Father Ash watched in awe. He thought, just for an instant, that he could see energy passing from Spirals’ body into the painting, rather like heat haze. He worked in a frenzy, paint splattered his clothes and smeared on his face from him wiping his hands across it. Sweat beaded on his forehead and neck, and he muttered continuously under his breath. Father Ash had never seen him like this, it was deeply unsettling, and he struggled to stay back.
The boy tossed the brush down and slumped back in the chair. Flames moved forwards and scooped up the incense. He took it to the sink and ran water over it to snuff out the burning embers. Father Ash dashed to the boy and checked him over. He was staring down at the table, his face unrecognisable under the paint and strange, sour expression.
Father Ash glanced at the painting. It was a cacophony of colour and dizzying spirals. Just one brief glance was enough to make his head spin. He roughly hoisted the boy up out of the chair and marched him to the back door. Flames opened it and they filed out into the back garden. The sky was black and pricked with stars, but even the small garden with its high walls was not private enough for what must be done. Father Ash stepped across the veil, willing himself and his prisoner into the shifter realm of Hepethia. The world lurched and spun around them, when it came back into focus the garden looked much the same, it had brick walls and the ground was completely paved. The sky above was a rich, velvety purple and there were so many stars that it was almost possible to make out the galaxy around them.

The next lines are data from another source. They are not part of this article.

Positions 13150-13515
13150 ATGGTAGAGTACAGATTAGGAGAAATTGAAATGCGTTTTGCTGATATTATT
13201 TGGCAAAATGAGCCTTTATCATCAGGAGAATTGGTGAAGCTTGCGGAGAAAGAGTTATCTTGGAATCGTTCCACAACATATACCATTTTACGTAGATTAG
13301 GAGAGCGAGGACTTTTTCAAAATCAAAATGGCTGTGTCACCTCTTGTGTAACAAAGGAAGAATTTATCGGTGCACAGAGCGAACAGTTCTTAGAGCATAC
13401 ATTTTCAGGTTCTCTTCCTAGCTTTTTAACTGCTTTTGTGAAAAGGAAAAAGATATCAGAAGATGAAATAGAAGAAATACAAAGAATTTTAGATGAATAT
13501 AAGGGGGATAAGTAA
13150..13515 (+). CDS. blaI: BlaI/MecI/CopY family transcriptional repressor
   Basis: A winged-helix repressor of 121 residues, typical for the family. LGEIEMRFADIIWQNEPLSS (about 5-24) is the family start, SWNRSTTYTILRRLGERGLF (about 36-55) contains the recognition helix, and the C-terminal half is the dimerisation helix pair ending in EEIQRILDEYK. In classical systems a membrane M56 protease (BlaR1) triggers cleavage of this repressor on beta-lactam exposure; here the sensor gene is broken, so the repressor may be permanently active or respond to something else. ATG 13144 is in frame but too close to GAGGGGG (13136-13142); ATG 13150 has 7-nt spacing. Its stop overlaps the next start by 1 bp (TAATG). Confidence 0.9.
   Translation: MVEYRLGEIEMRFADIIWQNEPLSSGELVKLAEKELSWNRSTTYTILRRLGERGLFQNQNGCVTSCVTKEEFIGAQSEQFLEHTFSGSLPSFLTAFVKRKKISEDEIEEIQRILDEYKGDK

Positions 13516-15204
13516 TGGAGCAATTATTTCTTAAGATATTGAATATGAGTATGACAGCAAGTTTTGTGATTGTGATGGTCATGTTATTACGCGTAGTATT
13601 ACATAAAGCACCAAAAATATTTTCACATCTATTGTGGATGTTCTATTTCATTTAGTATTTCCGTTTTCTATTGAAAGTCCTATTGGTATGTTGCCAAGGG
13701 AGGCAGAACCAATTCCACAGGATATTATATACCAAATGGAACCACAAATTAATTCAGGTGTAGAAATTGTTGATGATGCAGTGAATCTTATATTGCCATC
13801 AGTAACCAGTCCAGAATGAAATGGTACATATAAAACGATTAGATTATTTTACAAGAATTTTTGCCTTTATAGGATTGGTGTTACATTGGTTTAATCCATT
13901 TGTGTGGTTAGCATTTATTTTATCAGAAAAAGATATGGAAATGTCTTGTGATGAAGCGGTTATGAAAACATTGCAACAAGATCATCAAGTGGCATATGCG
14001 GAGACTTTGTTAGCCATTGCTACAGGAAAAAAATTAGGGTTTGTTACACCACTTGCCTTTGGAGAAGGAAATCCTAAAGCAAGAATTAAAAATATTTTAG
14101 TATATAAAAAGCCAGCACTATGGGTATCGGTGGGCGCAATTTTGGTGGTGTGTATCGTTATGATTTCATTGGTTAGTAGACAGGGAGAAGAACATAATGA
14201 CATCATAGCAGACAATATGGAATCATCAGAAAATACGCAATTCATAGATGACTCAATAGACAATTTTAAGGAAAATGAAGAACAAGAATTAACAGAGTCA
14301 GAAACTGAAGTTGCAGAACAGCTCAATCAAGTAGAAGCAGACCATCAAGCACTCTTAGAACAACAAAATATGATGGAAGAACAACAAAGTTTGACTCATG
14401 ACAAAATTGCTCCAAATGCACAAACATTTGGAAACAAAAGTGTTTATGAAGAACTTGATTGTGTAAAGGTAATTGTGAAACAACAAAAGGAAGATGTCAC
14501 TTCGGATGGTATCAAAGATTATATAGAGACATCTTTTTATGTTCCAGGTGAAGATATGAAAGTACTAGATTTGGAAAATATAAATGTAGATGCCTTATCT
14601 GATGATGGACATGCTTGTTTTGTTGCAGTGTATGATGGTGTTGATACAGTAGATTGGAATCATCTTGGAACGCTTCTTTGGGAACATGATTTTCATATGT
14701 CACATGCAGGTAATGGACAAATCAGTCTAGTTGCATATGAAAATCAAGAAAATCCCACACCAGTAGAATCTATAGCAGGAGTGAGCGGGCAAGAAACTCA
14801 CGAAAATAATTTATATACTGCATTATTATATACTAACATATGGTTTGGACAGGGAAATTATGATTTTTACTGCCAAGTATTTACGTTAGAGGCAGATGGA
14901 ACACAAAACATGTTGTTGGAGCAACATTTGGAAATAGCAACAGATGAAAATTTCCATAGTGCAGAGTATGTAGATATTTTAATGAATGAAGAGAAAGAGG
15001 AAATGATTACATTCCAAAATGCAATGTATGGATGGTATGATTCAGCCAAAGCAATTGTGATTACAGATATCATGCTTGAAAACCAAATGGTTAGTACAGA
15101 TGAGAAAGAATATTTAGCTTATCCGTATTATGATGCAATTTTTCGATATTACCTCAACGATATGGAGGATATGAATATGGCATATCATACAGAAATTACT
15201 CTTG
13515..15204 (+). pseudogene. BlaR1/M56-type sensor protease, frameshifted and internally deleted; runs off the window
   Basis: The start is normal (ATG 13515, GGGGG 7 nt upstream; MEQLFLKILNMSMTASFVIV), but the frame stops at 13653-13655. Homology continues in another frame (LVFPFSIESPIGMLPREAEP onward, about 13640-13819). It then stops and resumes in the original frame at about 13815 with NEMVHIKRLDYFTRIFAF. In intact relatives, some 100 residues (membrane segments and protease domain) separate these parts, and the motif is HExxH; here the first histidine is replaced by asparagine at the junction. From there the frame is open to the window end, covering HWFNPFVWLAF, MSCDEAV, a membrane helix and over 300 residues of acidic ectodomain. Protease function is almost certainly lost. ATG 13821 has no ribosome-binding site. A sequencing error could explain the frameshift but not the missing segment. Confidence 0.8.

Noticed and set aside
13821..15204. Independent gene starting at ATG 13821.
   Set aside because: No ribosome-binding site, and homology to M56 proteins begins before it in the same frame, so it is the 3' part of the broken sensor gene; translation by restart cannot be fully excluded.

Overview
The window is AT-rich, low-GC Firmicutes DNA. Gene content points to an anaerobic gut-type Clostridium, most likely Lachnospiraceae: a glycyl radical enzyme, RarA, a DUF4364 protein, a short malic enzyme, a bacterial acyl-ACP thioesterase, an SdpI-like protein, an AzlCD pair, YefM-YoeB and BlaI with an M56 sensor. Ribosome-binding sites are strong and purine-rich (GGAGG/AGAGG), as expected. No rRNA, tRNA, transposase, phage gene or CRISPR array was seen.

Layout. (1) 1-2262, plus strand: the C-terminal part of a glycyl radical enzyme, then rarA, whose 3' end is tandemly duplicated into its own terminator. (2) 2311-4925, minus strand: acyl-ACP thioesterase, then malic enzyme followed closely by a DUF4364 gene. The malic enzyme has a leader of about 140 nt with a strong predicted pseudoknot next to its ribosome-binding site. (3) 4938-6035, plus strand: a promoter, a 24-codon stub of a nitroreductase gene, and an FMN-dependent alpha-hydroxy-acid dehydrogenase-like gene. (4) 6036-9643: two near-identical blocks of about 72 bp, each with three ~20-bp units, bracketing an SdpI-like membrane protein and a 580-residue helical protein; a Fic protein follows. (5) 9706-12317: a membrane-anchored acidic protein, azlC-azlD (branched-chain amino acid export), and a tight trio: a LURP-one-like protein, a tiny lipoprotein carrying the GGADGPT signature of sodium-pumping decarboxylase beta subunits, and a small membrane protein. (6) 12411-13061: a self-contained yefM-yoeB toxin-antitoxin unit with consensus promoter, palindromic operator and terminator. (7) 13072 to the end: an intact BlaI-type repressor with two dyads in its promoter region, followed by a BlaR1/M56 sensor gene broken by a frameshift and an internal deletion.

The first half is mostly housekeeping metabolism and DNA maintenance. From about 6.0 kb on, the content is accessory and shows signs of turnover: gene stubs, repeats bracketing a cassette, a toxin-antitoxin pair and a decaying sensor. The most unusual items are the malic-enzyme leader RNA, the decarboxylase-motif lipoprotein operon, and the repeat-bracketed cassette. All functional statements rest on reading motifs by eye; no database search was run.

He shoved the boy into the centre of the garden, and he stumbled. Father Ash wiped his sweating palms on his crisp, grey trousers, and then reached over his shoulder to grasp the axe on his back. It was hidden in the world of humans, blended to his body to hide it from human eyes, but in Hepethia it regained its physical form. He slid it from its sheath, and gripped the hilt.
‘Why?’ he moaned, more to himself than anyone else.
Flames stepped across the veil, and stood silently by the door into the house.
‘Father?’ the boy whimpered, looking up at him. He really wasn’t a boy, he hadn’t been for a long time. Father Ash sniffed hard, and angrily swiped a tear from his cheek. He lifted his chest and took a deep breath.